Prosecutor's Description of Lewis' Injuries Not Supported by Medical Record

By David Brand

A prosecutor’s description of medical records introduced in the trial of Chanel Lewis may not give a complete picture of him a day after the murder of Karina Vetrano, according to trial documents.

SUNY Downstate Hospital medical records show that a day after the murder, Lewis, the man accused of killing Vetrano on Aug. 2, 2016, received treatment for a hand injury. Throughout the trial, prosecutors have referenced the hand injury to bolster their case.

But, the same medical record disputes another assertion by assistant district attorneys: that Vetrano scratched Lewis in the face with her fingernails.

The District Attorney’s office has refused to release the medical record, though it was introduced into evidence. Judge Michael Aloise has left it up to the DA to determine what exhibits they share with reporters.

The Eagle and obtained a piece of the record, however.

After examining Lewis on Aug. 3, 2016, a resident at the Clarkson Avenue city hospital documented that Lewis injured his hand in a fall while jogging at around 8 p.m. the night before.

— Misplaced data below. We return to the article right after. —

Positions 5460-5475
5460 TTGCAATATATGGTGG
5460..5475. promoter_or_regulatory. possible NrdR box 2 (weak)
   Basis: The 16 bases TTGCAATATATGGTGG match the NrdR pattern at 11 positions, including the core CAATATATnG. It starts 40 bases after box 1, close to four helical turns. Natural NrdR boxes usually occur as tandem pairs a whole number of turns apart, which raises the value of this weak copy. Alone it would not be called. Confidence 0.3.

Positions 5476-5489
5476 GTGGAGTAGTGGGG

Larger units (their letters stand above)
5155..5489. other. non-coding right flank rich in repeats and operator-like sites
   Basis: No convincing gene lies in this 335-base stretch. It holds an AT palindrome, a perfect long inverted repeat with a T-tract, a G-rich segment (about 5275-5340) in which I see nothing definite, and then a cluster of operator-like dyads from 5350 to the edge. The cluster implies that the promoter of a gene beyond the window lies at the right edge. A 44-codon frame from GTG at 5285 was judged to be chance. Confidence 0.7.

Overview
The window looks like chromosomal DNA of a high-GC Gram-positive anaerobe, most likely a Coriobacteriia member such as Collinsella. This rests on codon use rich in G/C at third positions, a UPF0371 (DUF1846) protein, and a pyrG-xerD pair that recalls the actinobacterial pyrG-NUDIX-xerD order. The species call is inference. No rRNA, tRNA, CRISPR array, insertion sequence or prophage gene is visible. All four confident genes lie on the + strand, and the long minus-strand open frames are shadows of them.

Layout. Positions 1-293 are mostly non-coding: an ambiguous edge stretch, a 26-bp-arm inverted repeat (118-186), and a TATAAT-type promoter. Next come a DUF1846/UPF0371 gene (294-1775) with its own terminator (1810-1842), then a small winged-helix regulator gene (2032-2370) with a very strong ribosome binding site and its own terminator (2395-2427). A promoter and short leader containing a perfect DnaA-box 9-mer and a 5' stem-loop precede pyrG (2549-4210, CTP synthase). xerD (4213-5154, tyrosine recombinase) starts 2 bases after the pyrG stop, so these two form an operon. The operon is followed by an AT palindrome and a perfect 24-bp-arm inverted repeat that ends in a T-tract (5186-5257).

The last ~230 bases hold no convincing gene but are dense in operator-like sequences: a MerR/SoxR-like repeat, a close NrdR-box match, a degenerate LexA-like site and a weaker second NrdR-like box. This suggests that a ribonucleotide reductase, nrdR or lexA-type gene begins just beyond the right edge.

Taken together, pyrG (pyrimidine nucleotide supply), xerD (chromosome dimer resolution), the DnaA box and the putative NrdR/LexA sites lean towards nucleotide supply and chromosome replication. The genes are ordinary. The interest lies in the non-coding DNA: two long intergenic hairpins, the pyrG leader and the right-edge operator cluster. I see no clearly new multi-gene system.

“Head atraumatic, neck supple. No other injury” besides a “single superficial laceration” to Lewis’ hand, the resident wrote.

The resident did not indicate a cut to the face.

The doctor, who did not meet with Lewis or examine his hand, called the wound a “classic boxer’s injury.” Prosecutors say the doctor’s speculation is consistent with blunt force trauma to Vetrano’s face as well as two chipped teeth.

In a videotaped confession the morning after his arrest in February 2017, Lewis told two detectives that he punched Vetrano.

The detectives questioned Lewis how many times he punched her, specifically asking if he punched her less than five times or “more than five times.”

“About five,” Lewis responded.

The defense team has argued that the confessions Lewis gave the morning after the arrest were coerced.